Thinking about driving from San Diego to Portland? I recently moved from San Diego to Portland. One of my biggest decisions was how I was going to get my kids and all my stuff from one city to the other. I made the choice to road trip it.
I put quite a bit of thought into the decision to pack up the van and make the drive. After this four-day adventure, I think I have some keen insight into this unique and exciting journey.
So what is it like driving from San Diego to Portland? The drive covers about 1000 to 1200 miles depending on the route you choose. You will see a wide variety of terrain on the trip.
There is an almost endless number of stops to make along the way. This is true if you need to just get gas and stretch your legs or you are looking for something a little more fun and interesting.
Interstate 5 is most likely the road you will be on to start and end the trip driving from San Diego to Portland. The route you take in between is most assuredly what will define the trip.
I choose to take Highway 101 as I left Los Angeles. I did this for two reasons:
- I think the scenery is much more interesting along this route compared to I5
- There were far more towns and places to stop on this route. An absolute must for me with two kids in the car with me.
One of the drawbacks of this trip driving from San Diego to Portland was the lockdowns of the Coronavirus pandemic. I would have much preferred to make this a longer trip with fun stops for all three of us along the way.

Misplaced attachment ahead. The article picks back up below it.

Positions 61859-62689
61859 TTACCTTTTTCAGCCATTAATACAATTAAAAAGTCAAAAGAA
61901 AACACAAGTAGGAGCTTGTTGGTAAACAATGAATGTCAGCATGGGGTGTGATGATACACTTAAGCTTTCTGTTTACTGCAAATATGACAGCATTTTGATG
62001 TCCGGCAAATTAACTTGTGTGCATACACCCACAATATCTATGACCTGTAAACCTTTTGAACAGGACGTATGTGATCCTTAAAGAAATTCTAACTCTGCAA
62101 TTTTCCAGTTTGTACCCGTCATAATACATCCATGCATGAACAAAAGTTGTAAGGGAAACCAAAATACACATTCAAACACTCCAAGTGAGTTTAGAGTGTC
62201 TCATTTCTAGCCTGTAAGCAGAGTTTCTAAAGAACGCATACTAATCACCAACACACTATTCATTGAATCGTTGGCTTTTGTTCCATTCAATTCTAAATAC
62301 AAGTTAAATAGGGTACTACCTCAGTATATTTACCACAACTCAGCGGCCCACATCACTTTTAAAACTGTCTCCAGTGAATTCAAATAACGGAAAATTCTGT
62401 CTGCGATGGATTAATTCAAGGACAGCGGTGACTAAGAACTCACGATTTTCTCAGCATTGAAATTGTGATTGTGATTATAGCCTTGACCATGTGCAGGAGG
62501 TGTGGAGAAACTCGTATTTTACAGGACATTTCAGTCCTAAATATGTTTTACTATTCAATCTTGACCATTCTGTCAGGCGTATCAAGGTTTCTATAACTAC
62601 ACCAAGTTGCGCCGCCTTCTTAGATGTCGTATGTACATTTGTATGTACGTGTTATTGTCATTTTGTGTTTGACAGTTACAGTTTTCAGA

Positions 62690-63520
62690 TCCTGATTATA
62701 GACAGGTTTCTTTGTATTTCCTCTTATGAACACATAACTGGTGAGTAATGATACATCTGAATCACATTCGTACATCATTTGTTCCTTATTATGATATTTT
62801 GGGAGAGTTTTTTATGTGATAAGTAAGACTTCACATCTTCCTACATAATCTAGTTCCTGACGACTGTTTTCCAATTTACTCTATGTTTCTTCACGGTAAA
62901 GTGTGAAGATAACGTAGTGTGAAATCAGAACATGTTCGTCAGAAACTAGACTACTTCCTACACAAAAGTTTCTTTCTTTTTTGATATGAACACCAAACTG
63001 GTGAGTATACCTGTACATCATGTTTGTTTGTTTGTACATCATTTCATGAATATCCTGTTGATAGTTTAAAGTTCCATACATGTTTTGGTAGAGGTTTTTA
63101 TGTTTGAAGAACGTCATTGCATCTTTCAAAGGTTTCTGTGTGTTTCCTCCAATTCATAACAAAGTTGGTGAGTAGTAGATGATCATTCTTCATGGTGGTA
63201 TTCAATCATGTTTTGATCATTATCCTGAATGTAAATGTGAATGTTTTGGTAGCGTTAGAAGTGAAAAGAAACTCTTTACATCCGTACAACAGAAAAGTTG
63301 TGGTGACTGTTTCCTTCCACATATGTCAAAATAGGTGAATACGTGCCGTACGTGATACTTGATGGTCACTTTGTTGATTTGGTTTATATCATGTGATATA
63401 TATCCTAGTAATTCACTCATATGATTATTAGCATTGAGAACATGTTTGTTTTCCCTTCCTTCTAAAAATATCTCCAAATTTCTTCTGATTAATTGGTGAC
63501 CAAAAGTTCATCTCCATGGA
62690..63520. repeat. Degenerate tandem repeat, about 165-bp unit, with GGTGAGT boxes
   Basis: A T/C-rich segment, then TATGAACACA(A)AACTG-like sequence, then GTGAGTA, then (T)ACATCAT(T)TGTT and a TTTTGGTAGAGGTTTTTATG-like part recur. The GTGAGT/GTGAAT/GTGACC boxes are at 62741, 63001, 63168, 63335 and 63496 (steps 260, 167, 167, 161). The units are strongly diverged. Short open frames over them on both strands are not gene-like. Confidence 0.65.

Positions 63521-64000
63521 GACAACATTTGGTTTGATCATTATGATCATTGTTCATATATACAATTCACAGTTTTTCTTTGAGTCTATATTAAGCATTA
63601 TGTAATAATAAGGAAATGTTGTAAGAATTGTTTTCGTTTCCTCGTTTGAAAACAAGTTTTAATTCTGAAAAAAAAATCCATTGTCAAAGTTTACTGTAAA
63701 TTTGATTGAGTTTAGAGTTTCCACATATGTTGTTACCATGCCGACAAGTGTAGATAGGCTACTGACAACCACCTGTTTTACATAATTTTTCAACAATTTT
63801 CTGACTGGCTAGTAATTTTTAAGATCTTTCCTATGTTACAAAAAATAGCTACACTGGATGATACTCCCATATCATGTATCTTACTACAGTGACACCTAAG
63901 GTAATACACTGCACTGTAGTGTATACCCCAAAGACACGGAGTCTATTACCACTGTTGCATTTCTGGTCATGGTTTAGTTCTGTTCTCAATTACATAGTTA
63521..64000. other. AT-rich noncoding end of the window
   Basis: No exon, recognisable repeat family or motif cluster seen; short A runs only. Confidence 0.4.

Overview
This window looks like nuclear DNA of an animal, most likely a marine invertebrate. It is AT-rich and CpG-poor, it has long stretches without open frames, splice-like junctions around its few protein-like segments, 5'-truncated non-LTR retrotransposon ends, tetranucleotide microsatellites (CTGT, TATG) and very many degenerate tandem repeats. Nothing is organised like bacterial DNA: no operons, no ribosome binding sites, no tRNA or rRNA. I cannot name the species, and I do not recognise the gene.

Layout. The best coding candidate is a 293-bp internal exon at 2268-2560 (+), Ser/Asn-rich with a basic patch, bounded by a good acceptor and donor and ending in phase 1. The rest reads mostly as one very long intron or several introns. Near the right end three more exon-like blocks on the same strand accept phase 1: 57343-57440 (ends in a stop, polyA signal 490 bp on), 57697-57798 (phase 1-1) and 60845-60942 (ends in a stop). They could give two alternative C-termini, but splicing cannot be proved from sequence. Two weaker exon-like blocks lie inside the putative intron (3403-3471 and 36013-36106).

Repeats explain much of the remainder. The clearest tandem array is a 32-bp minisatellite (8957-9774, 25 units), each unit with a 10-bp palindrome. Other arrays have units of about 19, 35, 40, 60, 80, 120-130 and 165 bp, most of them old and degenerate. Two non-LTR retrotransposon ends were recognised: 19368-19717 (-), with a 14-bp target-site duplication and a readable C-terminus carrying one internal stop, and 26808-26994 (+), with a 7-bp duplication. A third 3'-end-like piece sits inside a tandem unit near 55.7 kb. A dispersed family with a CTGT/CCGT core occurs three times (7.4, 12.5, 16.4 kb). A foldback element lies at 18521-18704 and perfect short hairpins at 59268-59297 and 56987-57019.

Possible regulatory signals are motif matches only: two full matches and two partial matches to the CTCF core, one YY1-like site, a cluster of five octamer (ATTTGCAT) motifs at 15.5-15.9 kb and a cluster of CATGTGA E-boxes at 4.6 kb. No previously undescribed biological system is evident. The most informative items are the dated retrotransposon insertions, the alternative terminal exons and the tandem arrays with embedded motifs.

What I was left with was trying to get the trip done as quickly as possible while still having some options along the way. The amount of scenery that we saw on the trip was quite varied. This made for some good “staring out the window time” for the kids.
Planning on Driving from San Diego to Portland
I said earlier that your trip driving from San Diego to Portland was most likely going to start and end on Interstate 5. That is not exactly true. With the amount of ground you were covering and the number of highways and freeways along that route, there are an almost endless choice of routes you can take.
When I began planning my route driving from San Diego to Portland, I started only knowing that I did not want to take Interstate 5 beyond Los Angeles. My reason for that was that when I had done it in the past it was a quite long expanse between Los Angeles and the Bay Area with not much to do or see.
To stay on a more or less direct route, that meant I was either going to drive up the coast, or farther inland. If I wanted to go inland, I could take Highway 99. Having done business in Fresno, California for many years I was very familiar with that route. It did have quite a few stops along the way, but there was certainly not much to look at that was very appealing.